New Development Week

Three tricks to make sure a new development rental is legit (and not a "death trap")

By Virginia K. Smith | March 29, 2016 - 9:59AM 

Flickr/Jason Perrse

In a rental market full of rundown roommate shares and sloppily renovated fixer-uppers, a brand-new building can sound like a breath of fresh air. (Brand new appliances! The latest amenities! No wear and tear from former residents!)

But while buyers in new developments have the time and financial resources to bring through engineers and architects to inspect a place before shelling out a down payment (though they should come to the table with lots of questions ready), what's a renter to do to make sure the new building they're considering is built to last, and not an overpriced, shoddily constructed, so-called "death trap" likes ones that have been in the news as of late?

While there's no way to guarantee your apartment won't spring a leak—or worse—the second you move in, there are some steps you can take to sniff out a less-than-legit building, even in the lightning-fast rental process:


We're generally big advocates of Googling before you move, but this is doubly true if you're moving into a brand new (or still-under-construction building.) "Landlords might not want to rent to you if you insist on an inspection, but there's a lot more publicity out there about buildings than there used to be" says Sam Himmelstein, a landlord-tenant attorney with Himmelstein, McConnell, Gribben, Donoghue, & Joseph. (FYI, the firm is a Brick sponsor.) "The Department of Buildings and HPD are probably the best resources." Indeed, if you plug your address into the form on HPD's site, you can bring up information like your building's complaint history and tenant harassment report. There's a similar form on the Department of Buildings homepage that's perhaps more helpful for new development, as you can see things like the status of the Certificate of Occupancy (a building absolutely has to have one to be legitimate), and if they've received violations for performing construction work without permits.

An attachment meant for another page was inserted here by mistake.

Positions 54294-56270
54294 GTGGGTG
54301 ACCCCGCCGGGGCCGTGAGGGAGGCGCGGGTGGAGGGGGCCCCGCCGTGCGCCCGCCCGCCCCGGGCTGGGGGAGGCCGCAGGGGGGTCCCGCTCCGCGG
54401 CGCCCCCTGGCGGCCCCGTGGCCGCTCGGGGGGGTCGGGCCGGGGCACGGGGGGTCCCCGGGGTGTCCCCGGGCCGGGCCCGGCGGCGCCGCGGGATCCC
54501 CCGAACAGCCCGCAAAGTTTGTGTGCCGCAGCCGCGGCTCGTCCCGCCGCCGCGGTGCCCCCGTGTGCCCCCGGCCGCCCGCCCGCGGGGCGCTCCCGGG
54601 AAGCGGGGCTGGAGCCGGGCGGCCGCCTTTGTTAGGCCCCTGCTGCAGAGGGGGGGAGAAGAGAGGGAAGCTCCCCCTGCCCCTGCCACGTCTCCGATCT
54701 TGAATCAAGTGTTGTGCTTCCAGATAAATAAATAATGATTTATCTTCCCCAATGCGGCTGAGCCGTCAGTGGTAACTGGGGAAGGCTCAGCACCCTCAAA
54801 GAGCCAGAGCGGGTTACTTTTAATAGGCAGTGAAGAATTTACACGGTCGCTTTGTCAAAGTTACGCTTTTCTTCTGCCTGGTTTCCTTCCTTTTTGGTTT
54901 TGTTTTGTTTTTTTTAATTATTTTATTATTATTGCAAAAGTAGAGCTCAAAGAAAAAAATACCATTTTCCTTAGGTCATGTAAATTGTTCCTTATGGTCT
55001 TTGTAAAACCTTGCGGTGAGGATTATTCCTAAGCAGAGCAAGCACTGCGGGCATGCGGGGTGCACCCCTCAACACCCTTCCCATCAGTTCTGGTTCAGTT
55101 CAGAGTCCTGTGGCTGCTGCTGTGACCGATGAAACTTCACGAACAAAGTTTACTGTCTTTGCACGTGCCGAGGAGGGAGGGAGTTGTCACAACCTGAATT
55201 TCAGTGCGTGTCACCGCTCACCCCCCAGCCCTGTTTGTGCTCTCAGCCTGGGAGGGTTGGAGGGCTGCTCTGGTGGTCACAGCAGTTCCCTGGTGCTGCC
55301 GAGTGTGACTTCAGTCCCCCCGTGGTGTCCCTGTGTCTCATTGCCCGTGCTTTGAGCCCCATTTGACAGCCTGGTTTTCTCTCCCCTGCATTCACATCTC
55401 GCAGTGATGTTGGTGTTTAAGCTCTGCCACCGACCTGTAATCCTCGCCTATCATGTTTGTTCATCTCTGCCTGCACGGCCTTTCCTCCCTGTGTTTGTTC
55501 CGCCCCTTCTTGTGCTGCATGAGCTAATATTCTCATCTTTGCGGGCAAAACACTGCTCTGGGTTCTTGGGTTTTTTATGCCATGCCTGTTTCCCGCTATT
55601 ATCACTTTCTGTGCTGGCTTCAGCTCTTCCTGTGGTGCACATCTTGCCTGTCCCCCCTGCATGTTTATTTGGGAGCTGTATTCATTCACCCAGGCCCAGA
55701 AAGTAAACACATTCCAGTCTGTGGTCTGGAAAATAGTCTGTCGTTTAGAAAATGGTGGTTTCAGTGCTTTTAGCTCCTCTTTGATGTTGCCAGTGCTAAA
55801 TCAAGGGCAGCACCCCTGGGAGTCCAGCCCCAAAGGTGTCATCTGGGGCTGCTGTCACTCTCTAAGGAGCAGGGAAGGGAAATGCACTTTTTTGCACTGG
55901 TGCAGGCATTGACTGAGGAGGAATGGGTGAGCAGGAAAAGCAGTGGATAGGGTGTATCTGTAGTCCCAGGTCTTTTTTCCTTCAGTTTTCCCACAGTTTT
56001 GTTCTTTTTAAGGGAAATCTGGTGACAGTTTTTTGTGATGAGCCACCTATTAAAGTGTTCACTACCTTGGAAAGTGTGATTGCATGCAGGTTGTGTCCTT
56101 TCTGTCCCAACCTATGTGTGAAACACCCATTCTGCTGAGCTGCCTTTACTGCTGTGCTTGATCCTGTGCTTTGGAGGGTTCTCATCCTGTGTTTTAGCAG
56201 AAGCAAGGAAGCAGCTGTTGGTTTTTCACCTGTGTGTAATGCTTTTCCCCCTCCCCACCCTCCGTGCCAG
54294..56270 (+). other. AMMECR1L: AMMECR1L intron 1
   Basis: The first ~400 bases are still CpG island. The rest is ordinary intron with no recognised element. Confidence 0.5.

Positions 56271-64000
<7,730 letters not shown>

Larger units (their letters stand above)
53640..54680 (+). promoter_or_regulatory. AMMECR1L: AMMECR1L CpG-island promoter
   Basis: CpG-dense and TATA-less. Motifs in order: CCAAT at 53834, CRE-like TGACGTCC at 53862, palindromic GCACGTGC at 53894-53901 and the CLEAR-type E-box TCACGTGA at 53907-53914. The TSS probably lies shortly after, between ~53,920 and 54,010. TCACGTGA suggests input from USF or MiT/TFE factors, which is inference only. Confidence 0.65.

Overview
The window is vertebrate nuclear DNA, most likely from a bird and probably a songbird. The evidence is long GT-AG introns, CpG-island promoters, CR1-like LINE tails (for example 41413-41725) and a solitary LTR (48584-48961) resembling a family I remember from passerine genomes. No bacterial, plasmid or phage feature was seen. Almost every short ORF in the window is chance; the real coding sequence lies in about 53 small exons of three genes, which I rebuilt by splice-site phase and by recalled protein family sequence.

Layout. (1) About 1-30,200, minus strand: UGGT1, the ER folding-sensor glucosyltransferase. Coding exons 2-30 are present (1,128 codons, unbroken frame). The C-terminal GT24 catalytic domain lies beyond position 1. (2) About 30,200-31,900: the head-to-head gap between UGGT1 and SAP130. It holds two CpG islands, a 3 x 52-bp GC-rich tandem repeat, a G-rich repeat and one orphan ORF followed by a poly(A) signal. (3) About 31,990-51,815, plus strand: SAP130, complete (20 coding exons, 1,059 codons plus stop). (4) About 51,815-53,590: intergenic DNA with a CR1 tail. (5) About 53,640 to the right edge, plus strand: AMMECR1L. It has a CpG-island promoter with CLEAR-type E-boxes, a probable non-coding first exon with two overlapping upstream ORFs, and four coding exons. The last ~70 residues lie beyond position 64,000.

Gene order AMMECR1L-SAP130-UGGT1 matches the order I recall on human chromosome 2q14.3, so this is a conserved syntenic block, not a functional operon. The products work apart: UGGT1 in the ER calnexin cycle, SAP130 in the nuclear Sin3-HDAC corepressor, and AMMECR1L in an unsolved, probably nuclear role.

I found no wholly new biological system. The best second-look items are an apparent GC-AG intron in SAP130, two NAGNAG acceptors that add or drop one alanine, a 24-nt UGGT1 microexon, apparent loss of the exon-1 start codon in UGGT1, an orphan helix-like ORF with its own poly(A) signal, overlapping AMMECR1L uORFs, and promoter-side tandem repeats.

Here, you can also find out the name of the building's owner or developer, which will allow you to dig even deeper. "There are many people who have built a lot of buildings but sell them off as soon as the work is finished," explains Brian Weiss, a partner at Triumph Property Group. "Some owners build to own, and those buildings tend to be better quality." A developer with an established track record (and no tabloid articles in their Google results that detail crumbling buildings and poorly-treated tenants) is likely a safer bet than someone who's brand new to the New York market.


One upside to searching for a new development rental as opposed to a condo: apartments won't be on the market til the building is ready for residents, so you can visit in-person, and not base your decision solely on photos or renderings. And in addition to the usual details you'd pay attention to when touring a rental building (how much noise can you hear from the street? is the water pressure decent?), there are other telltale signs that can indicate quite a bit about how much care the owners are putting into the property.

"With better buildings and developers, the details will be handled right," says Sha Dinour, the president of Triumph. "Things like if the tiles are put in evenly, if all the knobs on the cabinets line up—the better builders really care more about finishes and what the end product is going to look like. You can see the workmanship."

ModernSpaces co-founder Eric Benaim concurs: "When you're walking into the unit, look at the little things. For instance, the way the baseboard has been installed—if they aren't level, they weren't installed right. And look up at the ceiling as well as the corners where the windows are to make sure there are no water stains"—that would indicate leaking pipes or a poorly insulated building.

Also keep an eye on the rest of the building. "Yes, there might be some contruction debris and action still around, but is everything secured, is it clean," Benaim asks. "If the common areas are clean and the owners have paid attention to 'curb appeal,' it shows you how the building's being maintained."


Even in a new development, it can sometimes be possible to get useful intel from the neighbors. "There may already be people in the building, even if it's new," says Benaim. If you run across any renters while you're touring the place, don't be afraid to ask about their experiences in the building thus far. (NB: This is a smart idea even in buildings with a more established track record.)

Failing that, sniff around to see if the building or the landlord has a Yelp page (you'd be surprised how many do), and if you find any articles about the project on sites like StreetEasy or Curbed, dive headfirst into the comments section for intel. It's always wise to take thse with a grain of salt—"Whoever went on Yelp just to say that they love their landlord?" as Benaim puts it—but if there's a critical mass of complaints floating around about the building's owners or the building itself? Renter beware.


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